In US history, the period after the great depression became known as the Great Compression. It was a time when things like income inequality reduced, and households became much more prosperous and able to maneuver financially within the market.
Much like that period of history, data science is going through its own data science compression. As smaller companies grapple with the cost and labor of managing modern data, solutions are getting more manageable. Easier solutions open the market up to more than just big names with deep pockets.
Benn Stancil of Mode, in his talk “Data Science’s Great Compression and Its Next Frontier” for 2019’s Accelerate AI, outlines what this great compression means for the future of data science. Let’s take a look.
What’s Causing Compression
There are a few different reasons that compression is happening. In the past, data science happened through building bespoke infrastructure solutions to handle every aspect of the data pipeline. The sections had to be maintained by experts and built legacy code on legacy code.
Now, we have:
- New computing systems – Out-of-the-box solutions provide cheaper solutions that replace bespoke systems. You get fully managed ETL at a fraction of the cost.
- Open source tools – For data solutions, companies can turn to free algorithms and free hosted solutions. Deploy them directly on top of a data warehouse, and you’re ready. Because it’s built for you, you don’t need to scramble for top development talent.
- Cloud computing – You can import and glue together other analytics frameworks others have built.
These skills are a new type of data science skill. A little engineering and a little model development are required. However, substantial expertise in business analytics and models for deployment is even better. Data scientists must understand business systems and how to apply those solutions to the specific business initiative.
A Critical Component of Compression
As businesses work their way through these more accessible point-and-click models, one thing is abundantly clear. Each time companies build a model for processing data, an analyst must be in the room to point out flaws.
For example, Stacil mentions a company that decided to apply an algorithm to hiring decisions. They tagged promotions as a sign of a quality employee and decided to hire only junior developers because they were most likely to be promoted.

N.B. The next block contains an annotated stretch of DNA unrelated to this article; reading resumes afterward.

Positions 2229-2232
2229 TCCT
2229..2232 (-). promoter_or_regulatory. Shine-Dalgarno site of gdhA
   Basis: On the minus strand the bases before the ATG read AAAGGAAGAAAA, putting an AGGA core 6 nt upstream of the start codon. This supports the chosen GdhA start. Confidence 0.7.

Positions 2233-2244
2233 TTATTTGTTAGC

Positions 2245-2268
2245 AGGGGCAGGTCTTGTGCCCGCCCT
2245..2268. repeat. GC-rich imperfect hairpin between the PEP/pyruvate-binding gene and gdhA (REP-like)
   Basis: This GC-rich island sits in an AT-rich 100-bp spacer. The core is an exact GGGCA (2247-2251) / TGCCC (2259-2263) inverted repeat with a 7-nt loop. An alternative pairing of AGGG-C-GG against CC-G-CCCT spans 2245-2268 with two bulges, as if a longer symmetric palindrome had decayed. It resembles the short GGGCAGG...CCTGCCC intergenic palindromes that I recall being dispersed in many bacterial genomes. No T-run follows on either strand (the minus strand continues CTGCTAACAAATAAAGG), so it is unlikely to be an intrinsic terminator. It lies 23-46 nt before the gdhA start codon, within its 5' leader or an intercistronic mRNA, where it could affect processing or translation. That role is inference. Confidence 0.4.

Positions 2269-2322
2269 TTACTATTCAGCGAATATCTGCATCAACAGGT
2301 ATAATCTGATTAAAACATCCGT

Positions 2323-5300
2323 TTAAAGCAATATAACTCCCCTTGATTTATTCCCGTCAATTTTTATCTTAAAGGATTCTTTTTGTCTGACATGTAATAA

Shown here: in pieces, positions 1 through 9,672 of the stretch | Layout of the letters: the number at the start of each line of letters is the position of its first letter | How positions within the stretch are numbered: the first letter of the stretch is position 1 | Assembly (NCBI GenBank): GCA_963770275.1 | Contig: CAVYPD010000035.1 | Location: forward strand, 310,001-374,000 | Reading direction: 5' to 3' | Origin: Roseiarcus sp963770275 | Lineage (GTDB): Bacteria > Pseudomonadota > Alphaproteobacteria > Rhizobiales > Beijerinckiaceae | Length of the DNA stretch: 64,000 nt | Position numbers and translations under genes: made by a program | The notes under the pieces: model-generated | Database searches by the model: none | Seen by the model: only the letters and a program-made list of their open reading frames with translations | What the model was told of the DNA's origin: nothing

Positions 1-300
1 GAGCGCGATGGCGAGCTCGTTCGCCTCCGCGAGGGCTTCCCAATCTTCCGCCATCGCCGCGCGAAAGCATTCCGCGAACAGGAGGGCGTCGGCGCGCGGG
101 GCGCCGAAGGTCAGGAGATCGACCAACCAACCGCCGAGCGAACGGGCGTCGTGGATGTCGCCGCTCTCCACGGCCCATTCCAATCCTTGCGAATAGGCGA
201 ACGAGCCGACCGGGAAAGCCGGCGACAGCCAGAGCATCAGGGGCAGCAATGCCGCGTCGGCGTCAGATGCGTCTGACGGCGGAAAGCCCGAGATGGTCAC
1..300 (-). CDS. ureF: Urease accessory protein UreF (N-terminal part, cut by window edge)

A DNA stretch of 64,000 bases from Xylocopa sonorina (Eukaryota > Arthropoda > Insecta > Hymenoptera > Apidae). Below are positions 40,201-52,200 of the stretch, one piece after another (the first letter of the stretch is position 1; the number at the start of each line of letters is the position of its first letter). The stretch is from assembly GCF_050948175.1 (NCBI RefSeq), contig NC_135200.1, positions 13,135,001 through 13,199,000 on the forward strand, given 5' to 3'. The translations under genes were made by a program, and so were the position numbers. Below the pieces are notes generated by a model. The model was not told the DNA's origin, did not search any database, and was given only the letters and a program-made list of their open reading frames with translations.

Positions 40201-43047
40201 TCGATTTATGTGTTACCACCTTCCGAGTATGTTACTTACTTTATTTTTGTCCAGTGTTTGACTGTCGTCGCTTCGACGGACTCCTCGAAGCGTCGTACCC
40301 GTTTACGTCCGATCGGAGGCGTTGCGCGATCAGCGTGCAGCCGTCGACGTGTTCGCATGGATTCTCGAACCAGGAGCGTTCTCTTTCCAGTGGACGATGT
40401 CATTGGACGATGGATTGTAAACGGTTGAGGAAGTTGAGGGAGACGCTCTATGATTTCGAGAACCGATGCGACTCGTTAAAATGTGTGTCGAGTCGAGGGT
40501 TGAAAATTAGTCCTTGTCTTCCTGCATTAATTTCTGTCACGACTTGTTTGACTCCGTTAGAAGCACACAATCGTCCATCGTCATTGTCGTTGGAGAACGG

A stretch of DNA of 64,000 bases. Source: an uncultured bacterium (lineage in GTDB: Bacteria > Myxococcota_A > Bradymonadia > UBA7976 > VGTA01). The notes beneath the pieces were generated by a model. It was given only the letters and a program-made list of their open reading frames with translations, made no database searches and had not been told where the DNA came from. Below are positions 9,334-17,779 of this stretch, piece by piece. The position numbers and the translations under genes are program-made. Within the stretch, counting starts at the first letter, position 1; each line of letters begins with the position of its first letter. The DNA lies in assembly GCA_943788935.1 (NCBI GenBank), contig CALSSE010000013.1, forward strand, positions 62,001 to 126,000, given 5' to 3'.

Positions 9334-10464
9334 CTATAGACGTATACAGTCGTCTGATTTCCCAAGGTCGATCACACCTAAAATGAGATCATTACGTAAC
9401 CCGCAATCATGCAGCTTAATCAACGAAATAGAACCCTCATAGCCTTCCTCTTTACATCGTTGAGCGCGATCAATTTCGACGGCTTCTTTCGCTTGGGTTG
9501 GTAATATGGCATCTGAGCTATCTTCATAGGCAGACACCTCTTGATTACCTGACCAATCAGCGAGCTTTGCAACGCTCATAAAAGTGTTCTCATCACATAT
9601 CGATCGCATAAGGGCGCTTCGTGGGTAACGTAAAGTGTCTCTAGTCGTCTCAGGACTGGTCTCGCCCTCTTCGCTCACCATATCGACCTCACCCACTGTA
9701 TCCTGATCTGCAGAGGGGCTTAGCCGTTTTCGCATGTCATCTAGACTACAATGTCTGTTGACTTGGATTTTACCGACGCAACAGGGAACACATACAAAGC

If you’ve noticed the issue with that logic, you aren’t alone. Although the company did not deploy this model (a data scientist stepped in), the implications of these types of models are clear. Without an intimate understanding of both the true business initiative (growth) and logical data science principles (models), companies could end up with poor decision-making because of flawed models.
Building on Human Expertise
The answer isn’t building more tools or complex models. Our tools are only as valuable as the people driving them, so subject matter experts must be in every room to make fair use of these tools.
New data science solutions make analysts much more valuable. They don’t have to understand engineering or developing as much as they did five or ten years ago when everyone was building bespoke solutions. Instead, employees must have the analytical expertise to build on top of existing problems to produce viable solutions.
The skillsets include analytical and business expertise. They must be good at lateral thinking and deductive reasoning. They must be good at applying existing frameworks and developing logical success benchmarks. Social scientists are good examples, Stancil says.
They may also solve other issues in the industry. A big problem in data science applications is the lack of diversity, and Stancil also notes that bringing in social scientists could help close that gap.
The Future of Data Science
We’ve built tools with a lot of potential, but these analytical experts must be in the room to realize the full potential of our tools. The ability to attract this talent into data science is a bit part of what companies must figure out in order to move forward.
If companies can welcome the analytical talent into the fold, more and more organizations may be able to take advantage of the data science compression. Big data is going to be a vital part of operations in the future. Companies who can not only gather the data but also make sense of it in practical business terms could be the ones to survive the upheaval.
According to Stacil, true movement in data science will come from marrying both the human capability and the algorithm. This combination gives models real business impact. Once businesses add analytical minds to their applied problems, they may smooth the transition to these big data solutions.